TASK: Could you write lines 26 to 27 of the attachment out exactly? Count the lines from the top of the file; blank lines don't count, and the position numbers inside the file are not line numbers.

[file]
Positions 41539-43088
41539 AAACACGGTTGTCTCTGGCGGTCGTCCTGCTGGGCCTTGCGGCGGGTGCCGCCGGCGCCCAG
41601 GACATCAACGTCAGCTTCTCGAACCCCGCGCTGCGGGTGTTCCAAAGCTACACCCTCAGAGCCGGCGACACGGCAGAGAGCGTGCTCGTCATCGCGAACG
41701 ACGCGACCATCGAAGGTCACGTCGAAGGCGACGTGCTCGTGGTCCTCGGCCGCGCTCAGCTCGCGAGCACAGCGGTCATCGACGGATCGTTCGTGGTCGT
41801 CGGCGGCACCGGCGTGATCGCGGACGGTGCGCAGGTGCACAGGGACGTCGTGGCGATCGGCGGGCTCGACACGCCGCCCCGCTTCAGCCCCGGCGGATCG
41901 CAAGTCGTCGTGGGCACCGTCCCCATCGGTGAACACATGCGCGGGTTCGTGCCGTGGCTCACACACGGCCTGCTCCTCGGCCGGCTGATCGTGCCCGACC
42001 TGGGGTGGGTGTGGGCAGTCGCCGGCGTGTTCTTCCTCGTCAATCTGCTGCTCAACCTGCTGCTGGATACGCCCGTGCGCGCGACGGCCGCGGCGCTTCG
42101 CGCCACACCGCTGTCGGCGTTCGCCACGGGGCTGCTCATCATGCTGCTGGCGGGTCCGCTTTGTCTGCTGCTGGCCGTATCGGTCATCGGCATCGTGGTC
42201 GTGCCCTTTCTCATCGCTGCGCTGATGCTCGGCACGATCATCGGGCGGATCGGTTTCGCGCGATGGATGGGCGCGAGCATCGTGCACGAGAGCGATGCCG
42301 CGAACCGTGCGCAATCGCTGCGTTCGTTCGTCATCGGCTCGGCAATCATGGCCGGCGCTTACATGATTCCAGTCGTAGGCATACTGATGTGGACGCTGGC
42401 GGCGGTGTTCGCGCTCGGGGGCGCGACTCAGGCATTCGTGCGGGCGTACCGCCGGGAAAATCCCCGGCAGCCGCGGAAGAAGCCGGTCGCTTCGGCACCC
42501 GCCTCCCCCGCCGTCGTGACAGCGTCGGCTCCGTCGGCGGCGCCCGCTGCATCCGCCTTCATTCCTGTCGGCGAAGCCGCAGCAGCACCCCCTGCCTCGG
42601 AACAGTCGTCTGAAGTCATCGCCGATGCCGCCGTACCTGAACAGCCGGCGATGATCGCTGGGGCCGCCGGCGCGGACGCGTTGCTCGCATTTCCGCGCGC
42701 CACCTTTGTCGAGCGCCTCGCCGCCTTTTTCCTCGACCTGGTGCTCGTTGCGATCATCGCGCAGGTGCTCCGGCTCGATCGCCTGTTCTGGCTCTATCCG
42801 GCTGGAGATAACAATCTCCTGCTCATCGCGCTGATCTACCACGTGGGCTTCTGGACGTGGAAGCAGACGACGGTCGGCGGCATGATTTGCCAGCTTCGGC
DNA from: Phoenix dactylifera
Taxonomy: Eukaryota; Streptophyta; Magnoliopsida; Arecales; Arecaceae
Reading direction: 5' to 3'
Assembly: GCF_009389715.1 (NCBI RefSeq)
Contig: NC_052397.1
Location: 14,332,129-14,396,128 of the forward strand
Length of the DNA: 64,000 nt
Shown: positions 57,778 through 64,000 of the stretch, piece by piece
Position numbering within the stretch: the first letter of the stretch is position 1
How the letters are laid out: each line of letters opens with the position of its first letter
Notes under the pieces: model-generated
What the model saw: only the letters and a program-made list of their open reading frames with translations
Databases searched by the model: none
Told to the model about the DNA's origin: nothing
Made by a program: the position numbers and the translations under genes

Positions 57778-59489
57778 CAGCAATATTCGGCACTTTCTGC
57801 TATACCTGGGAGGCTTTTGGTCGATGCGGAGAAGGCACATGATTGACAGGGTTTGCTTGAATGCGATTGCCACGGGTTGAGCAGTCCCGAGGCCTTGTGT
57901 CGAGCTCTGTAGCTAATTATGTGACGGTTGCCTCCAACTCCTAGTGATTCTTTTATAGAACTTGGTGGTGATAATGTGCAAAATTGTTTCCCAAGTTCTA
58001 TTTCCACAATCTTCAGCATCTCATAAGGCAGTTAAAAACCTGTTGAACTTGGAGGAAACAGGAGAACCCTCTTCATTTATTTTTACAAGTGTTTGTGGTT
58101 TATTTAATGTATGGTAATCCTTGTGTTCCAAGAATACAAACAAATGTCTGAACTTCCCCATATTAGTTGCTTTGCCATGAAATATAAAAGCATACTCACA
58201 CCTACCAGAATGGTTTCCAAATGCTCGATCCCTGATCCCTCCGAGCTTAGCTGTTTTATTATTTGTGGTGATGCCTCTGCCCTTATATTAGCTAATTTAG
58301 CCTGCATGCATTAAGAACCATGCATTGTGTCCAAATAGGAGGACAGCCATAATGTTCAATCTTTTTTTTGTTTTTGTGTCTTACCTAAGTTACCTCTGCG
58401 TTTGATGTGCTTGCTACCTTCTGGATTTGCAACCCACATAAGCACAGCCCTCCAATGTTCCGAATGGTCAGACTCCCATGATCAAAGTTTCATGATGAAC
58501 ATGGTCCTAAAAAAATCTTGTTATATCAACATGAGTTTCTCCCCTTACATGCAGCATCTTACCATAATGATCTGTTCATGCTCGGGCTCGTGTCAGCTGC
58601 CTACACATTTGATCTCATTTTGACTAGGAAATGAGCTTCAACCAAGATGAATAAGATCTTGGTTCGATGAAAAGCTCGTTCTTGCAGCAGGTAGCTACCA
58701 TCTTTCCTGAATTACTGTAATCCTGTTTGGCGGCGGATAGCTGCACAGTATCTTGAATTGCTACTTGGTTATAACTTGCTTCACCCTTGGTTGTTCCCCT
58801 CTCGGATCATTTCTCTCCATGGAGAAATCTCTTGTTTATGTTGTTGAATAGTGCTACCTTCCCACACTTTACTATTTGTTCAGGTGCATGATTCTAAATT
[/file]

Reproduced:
Notes under the pieces: model-generated
What the model saw: only the letters and a program-made list of their open reading frames with translations